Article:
equivalence

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e·quiv·a·lence

 (ĭ-kwĭv′ə-ləns)
n.
1. The state or condition of being equivalent; equality.
2. Mathematics An equivalence relation.
3. Logic The relationship that holds for two propositions that are either both true or both false, so that the affirmation of one and the denial of the other results in contradiction.

equivalence

(ɪˈkwɪvələns) or

equivalency

n
1. the state of being equivalent or interchangeable
2. (Logic) maths logic
a. the relationship between two statements, each of which implies the other
b. Also called: biconditional the binary truth-function that takes the value true when both component sentences are true or when both are false, corresponding to English if and only if. Symbol: ≡ or ↔, as in –(pq) ≡ –p ∨ –q

e•quiv•a•lence

(ɪˈkwɪv ə ləns or, for 3, ˌi kwəˈveɪ ləns)

n.
1. the state or fact of being equivalent; equality in value, force, significance, etc.
2. an instance of this; an equivalent.
3. the state of having equal chemical valence.
4. Logic.
a. the relation between two propositions such that they are either both true or both false.
b. the relation between two propositions such that each logically implies the other.
adj.
5. (of a logical or mathematical relationship) reflexive, symmetrical, and transitive.
[1535–45; < Middle French < Medieval Latin]

Equivalence

 

neck and neck Even, equal, on a par; abreast, at the same pace. Based on available citations, figurative use of this expression is as old as the literal horse-racing one, both dating from the early 19th century. It still finds frequent application.

Production ran neck and neck in the studios, but the second version … reached the public screen last. (The Times, June, 1955)

nip and tuck So close as to be of uncertain outcome; neck and neck, on a par, even; up in the air, questionable. This chiefly U.S. term is of puzzling origin and inconsistent form, appearing in print in the 1800s as rip and tuck, nip and tack, and nip and chuck, before assuming its present nip and tuck. Its original restriction to contexts describing close contests, usually athletic, lends credence to the claim that it originated as a wrestling term (Barrère and Leland, Dictionary of Slang, 1890). The expression is now employed in much broader contexts, indicative of any kind of uncertainty.

It is nip and tuck whether such a last great achievement of the bipartisan foreign policy can be ratified before … the Presidential race. (The Economist, May, 1948)

ThesaurusAntonymsRelated WordsSynonymsLegend:
Noun1.equivalence - a state of being essentially equal or equivalent; equally balanced; "on a par with the best"
status, position - the relative position or standing of things or especially persons in a society; "he had the status of a minor"; "the novel attained the status of a classic"; "atheists do not enjoy a favorable position in American life"
egalite, egality - social and political equality; "egality represents an extreme leveling of society"
tie - equality of score in a contest
2.equivalence - essential equality and interchangeability
equality - the quality of being the same in quantity or measure or value or status
parity - functional equality
nonequivalence - not interchangeable
3.equivalence - qualities that are comparableequivalence - qualities that are comparable; "no comparison between the two books"; "beyond compare"
alikeness, likeness, similitude - similarity in appearance or character or nature between persons or things; "man created God in his own likeness"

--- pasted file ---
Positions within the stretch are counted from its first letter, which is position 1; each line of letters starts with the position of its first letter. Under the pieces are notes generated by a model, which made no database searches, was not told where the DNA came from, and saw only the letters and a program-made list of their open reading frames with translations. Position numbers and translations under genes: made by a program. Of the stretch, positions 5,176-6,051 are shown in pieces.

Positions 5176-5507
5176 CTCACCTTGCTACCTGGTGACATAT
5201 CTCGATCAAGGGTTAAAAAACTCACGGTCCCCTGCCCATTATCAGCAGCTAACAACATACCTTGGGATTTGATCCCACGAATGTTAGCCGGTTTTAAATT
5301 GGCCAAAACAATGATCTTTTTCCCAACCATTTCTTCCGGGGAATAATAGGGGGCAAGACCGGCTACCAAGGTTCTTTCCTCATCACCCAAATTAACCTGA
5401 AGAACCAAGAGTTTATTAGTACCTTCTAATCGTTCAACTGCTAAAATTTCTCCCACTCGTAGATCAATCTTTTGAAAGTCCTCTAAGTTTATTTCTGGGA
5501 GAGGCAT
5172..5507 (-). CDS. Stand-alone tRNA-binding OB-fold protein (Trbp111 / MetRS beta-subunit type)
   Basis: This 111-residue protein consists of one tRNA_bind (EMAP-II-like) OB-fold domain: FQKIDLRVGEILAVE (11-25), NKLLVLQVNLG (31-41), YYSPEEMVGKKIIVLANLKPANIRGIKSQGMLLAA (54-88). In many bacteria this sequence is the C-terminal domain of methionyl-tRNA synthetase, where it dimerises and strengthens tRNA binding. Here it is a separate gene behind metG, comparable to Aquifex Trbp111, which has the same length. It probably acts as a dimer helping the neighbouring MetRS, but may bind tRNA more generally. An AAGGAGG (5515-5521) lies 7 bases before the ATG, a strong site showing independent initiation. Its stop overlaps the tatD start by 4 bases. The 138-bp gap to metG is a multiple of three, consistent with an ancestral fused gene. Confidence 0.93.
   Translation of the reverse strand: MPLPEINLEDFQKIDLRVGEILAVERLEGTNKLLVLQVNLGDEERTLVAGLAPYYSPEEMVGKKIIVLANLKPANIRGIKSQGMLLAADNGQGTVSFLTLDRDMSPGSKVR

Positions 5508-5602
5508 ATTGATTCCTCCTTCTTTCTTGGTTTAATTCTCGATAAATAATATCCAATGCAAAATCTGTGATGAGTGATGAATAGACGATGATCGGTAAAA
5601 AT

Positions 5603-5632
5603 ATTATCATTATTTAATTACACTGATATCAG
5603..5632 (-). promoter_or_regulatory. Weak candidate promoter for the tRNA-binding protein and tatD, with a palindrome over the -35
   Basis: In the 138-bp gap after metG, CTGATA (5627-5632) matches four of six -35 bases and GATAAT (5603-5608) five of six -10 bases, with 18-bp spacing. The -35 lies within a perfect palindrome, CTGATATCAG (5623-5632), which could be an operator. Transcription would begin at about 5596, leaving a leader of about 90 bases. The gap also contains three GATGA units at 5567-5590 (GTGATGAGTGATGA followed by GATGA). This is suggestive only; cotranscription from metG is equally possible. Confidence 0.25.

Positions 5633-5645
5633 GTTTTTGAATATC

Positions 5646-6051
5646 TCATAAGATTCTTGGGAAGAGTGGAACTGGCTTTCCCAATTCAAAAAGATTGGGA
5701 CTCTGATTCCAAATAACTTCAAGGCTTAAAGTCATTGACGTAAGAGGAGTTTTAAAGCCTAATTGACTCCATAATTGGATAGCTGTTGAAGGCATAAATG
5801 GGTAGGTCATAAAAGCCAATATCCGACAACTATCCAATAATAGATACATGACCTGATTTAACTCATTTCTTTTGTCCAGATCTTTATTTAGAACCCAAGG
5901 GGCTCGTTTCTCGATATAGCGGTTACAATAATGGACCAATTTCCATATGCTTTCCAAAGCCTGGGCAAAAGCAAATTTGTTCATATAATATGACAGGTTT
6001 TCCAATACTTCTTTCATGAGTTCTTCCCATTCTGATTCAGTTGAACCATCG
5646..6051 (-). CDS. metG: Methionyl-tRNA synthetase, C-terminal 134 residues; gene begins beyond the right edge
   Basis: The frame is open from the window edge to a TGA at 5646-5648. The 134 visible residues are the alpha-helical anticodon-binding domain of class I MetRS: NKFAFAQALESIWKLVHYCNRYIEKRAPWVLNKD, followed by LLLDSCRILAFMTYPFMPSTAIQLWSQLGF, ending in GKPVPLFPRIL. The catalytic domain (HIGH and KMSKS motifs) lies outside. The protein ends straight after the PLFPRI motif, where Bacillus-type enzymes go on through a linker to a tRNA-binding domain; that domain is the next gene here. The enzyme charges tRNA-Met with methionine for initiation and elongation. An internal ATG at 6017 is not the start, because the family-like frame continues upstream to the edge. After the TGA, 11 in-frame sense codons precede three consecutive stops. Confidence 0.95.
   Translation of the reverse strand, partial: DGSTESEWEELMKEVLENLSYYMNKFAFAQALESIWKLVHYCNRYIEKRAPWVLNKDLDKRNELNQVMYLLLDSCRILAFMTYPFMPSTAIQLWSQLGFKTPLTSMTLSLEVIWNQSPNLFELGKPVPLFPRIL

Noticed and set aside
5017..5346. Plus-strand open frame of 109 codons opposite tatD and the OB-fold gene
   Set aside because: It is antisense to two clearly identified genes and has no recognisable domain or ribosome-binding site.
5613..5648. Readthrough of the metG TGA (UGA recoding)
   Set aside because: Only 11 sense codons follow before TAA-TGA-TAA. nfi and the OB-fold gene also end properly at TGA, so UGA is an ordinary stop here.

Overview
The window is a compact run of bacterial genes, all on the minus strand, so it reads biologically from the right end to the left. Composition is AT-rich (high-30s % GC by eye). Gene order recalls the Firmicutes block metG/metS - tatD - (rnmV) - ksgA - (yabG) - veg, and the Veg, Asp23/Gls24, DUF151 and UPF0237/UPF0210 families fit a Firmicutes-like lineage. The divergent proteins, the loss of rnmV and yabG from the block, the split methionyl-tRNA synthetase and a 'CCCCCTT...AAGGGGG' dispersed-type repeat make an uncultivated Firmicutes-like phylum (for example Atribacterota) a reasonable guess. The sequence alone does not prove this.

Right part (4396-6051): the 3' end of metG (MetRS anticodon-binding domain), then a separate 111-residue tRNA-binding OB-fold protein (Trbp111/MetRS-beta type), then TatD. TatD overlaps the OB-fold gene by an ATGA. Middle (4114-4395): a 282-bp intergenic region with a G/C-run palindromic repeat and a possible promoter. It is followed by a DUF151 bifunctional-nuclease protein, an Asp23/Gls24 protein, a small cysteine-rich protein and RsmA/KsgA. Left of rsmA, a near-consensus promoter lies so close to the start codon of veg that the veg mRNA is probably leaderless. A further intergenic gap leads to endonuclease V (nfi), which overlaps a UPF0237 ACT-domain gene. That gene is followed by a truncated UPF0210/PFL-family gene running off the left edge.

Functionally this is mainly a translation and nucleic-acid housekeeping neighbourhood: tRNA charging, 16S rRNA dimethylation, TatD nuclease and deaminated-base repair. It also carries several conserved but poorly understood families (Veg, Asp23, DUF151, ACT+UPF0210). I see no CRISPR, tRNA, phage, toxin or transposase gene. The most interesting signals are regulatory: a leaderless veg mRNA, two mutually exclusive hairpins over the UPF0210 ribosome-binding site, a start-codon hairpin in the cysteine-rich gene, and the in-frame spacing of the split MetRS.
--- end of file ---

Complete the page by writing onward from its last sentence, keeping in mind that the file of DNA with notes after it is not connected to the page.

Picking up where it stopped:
equivalence

equivalence

noun
The state of being equivalent:
Translations
ekvivalence
samasus
ekvivalenssi
ekvivalens
ekvivalens

equivalence

[ɪˈkwɪvələns] Nequivalencia f

equivalence

[ɪˈkwɪvələns] néquivalence f

equivalence

nÄquivalenz f, → Entsprechung f

equivalence

[ɪˈkwɪvələns] nequivalenza

equivalence

n equivalencia
References in periodicals archive ?
The formation of visual stimulus equivalences in children.
Stimulus equivalence in humans is a robust phenomenon, demonstrated by most participants who learn the relevant conditional discrimination baselines.
For illustrations of mathematical relationships between equivalences we selected basic vocabulary commonly used in daily conversation, such as in greetings and simple introductions with more than one equivalent.
When assessing the comparability of two or more data sets across cultures, in quantitative research different types of equivalences have been widely examined, but this has not been common in qualitative inquiry.
The resultant outcome is that we observe the relationship predominantly between antecedent stimuli and the response and reinforcer equivalences are obscured.
This work presents an aspect of Poisson geometry which is inherited from noncommutative algebra: the notion of Morita equivalence, including the self-equivalences known as Picard groups.
And yet, of course, art itself is a kind of mastery of the apotropaic, which Penck broadly achieves through the conceptual asymmetry of his imagery--the occult balance he creates from the "system" of expressive equivalences he establishes.
Reading and crossmodal transfer of stimulus equivalences in severe retardation.
This definition and more recent studies of equivalence classes share a common theme, the emergence of untrained relations.
In Set Theory, equivalence relations are defined as having the properties of reflexivity, symmetry, and transitivity.
The phenomenon of stimulus equivalence was first examined by Sidman (1971) using systematic behavior analytic methodologies in an attempt to devise improved methods for teaching reading comprehension.
Stimulus equivalence is defined as responding after preliminary training of conditional discriminations in accord with novel, unreinforced tests of reflexivity, symmetry, and transitivity (e.